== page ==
Syd’s Session Notes – Section 3 – 1/31/2018

Hey all,

 

Today went mostly the same as S2 1/29/2018, albeit somewhat “smoother” in terms of transitions and discussion.

 

Three students were absent. One emailed me ahead of time.

 

Like before, I tried to make sure everyone was signing up for their 1-on-1. I managed to get all six of them signed up.

 

Students continued looking through the sheet and signing up as we began the first prompt, and were done signing up by the time the first prompt was concluded.

 

The overall focus of the class remained Writing Research Identity to complement Charles (main instructor)’s literacy narrative project for Unit 1.

 

I started with a prompt where students identified moments of reading or writing that impacted them, to get them thinking in the direction of writing within their own lives. I received a more diverse array of responses than before, with some interesting experiences that led to a fruitful discussion on the amount of time that goes into writing.

 

After post-prompt discussion, I once again had students respond to the question, “Do you see yourself as a writer, and why or why not?”

 

Responses were primarily “no,” even more so than with S2 1/29/2018. More students expressed a lack of confidence in their writing ability and others stated they disliked writing as a whole.

 

The next thing I had planned remained a good counter to these responses. I once again read a quote from Evan Nave’s article on graffiti that posited everyone is a writer.

 

The quote saw a little more success this time. I was able to explain that a “writer” needn’t mean a professional, and many of the students seemed to agree after I explained myself a bit. Most of them still didn’t see themselves as writers, however.

 

Nonetheless, I transitioned to talking about how various elements of their surroundings could influence their WRI and their WRI could influence what surroundings they seek out. Once again, I had the students write at least a word or sentence for seven categories relating to their recent writing:

 

What genre of writing you think it was (whatever label you think fits best)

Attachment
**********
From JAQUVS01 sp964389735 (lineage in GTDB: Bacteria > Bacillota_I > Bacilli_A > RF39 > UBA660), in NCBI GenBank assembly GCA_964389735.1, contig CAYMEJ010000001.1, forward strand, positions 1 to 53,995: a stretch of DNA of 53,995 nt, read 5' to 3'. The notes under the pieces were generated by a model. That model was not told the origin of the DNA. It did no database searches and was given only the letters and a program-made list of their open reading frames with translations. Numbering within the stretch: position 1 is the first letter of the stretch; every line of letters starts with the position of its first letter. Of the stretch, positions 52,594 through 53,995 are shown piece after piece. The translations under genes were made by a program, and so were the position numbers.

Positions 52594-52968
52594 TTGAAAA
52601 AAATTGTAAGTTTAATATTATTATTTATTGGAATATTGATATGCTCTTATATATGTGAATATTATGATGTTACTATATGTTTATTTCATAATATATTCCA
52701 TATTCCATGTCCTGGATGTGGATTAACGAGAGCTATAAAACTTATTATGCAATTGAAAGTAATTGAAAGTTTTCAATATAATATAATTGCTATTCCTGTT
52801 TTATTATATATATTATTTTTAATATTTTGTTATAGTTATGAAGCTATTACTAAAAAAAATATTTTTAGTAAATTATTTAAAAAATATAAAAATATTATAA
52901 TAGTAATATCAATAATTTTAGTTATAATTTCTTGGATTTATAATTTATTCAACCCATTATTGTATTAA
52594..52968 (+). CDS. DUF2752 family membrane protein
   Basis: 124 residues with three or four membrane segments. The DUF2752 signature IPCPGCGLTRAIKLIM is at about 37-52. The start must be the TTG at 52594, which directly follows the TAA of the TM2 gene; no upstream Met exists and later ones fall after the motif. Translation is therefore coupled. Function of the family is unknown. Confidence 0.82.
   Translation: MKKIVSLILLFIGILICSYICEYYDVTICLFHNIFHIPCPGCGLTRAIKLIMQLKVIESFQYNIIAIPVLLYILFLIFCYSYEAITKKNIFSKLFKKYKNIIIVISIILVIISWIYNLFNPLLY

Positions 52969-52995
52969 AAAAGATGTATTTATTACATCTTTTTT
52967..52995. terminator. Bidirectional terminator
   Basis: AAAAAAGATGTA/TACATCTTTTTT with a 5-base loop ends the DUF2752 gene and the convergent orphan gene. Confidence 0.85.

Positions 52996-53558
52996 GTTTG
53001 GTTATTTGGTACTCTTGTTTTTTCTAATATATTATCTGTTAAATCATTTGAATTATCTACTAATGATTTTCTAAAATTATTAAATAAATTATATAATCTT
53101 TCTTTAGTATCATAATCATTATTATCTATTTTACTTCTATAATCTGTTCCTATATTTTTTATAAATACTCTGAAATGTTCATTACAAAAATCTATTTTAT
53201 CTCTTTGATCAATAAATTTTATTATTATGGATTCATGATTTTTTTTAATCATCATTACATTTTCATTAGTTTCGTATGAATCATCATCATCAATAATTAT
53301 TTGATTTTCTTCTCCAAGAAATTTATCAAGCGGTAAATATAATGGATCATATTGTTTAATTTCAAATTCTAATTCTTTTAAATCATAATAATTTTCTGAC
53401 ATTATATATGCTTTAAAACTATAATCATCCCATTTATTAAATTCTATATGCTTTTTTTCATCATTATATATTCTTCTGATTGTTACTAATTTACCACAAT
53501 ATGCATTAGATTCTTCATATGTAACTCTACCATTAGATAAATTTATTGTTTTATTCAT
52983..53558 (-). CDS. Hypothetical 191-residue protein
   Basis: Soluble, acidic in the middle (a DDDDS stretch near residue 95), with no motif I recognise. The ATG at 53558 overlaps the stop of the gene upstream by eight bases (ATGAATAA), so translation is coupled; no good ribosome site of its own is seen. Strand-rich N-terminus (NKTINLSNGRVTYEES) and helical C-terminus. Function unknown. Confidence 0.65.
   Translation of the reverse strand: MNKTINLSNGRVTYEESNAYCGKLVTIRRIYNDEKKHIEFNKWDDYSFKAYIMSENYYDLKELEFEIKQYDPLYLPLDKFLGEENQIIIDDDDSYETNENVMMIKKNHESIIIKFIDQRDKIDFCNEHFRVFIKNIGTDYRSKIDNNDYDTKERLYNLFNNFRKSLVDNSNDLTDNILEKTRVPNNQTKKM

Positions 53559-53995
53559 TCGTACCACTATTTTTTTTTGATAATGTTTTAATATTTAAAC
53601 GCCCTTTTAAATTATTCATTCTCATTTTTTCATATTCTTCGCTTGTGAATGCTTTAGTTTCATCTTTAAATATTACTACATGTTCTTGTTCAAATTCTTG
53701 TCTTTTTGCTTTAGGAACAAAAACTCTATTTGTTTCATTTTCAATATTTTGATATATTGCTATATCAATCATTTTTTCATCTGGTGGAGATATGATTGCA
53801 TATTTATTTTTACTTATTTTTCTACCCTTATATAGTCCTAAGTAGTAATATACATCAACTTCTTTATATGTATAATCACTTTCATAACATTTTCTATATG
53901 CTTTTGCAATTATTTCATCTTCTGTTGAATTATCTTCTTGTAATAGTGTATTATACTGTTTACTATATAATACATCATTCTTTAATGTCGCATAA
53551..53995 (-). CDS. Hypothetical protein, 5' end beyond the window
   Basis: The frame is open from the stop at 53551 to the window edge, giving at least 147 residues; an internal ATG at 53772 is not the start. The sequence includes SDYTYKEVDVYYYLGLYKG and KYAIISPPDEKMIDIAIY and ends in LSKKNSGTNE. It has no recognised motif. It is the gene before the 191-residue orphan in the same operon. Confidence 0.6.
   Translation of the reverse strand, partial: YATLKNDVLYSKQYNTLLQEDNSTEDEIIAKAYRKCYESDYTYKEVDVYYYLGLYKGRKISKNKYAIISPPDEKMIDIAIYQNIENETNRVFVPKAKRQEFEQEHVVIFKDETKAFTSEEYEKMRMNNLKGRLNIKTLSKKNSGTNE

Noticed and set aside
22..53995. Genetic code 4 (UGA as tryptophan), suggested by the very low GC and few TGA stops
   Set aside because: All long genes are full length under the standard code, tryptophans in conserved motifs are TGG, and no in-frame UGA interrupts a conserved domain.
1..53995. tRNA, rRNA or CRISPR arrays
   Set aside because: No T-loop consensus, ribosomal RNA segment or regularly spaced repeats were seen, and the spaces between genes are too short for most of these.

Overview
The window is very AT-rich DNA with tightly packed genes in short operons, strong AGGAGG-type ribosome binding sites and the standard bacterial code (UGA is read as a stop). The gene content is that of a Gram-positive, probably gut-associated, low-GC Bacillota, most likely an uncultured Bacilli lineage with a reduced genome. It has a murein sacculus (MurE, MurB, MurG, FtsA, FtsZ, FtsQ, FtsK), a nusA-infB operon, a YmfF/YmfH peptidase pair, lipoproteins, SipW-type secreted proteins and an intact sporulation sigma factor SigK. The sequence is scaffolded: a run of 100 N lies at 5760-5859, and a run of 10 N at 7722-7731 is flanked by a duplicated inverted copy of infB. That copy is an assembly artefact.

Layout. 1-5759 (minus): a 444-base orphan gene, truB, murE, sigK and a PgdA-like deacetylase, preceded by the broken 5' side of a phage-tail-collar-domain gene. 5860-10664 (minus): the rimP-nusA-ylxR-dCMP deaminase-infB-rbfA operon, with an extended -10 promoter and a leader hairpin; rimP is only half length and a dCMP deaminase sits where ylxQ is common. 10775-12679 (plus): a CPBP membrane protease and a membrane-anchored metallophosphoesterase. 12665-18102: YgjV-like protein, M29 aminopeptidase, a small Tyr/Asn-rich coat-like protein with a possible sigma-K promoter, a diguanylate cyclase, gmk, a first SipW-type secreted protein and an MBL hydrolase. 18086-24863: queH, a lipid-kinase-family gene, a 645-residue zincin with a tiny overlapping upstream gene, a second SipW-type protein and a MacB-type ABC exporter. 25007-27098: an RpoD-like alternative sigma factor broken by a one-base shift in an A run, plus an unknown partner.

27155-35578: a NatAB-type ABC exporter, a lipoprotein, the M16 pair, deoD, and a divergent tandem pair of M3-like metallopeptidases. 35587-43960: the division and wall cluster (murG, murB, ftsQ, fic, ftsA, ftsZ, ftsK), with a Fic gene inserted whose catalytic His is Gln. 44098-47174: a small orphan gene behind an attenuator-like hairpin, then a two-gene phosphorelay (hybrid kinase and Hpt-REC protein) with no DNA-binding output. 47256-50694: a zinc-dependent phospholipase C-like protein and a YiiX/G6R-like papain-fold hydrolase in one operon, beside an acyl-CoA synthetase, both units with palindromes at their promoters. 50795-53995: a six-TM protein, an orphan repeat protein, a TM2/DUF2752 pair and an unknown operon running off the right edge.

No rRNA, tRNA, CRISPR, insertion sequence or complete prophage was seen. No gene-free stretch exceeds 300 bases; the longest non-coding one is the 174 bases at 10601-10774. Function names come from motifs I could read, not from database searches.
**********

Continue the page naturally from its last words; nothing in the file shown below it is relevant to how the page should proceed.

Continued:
What your purpose in writing it was

 

Situations or conditions that prompted or altered your writing process

 

The location(s) you wrote it

How you felt while writing it (or various parts of it)

 

The content of what you wrote (very short, 1-3 sentence summary)

 

Anything else you thought affected your writing process (music you listened to, a movie you’d recently seen, the sandwich you were eating, etc.)

 

I was able to get through all six students this time right as class ended.

 

I saw a wider range of responses this time.

 

Interestingly, one of them was quite similar to the music response I got in S2 1/29/2018, right down to how the student listened to the music she was writing about while writing about it. I also got a response from a student who talked about writing his budget planner, which led to a brief but nice discussion of how what we need for survival in the “real world” can influence what we write and, by extension, our WRI.

 

Overall, this was another good class. While my “stumbling” issue was mostly fixed, I’ve begun to notice another issue I’d like to try working on in future sessions. I feel confident while lecturing and using my students’ responses to discuss it with them, but most of the time, the discussion is pretty one-sided. I do a lot of talking, and they do a lot of listening. I think I’ve gotten pretty good at keeping a dynamic lecture going regardless of how my students respond to my prompts. The next step in developing that technique, I feel, should be an increased willingness to ask questions in the midst of such lectures.

 

Here’s to hoping next week will provide fruitful work and discussion on the unit 1 project.

 

  • Syd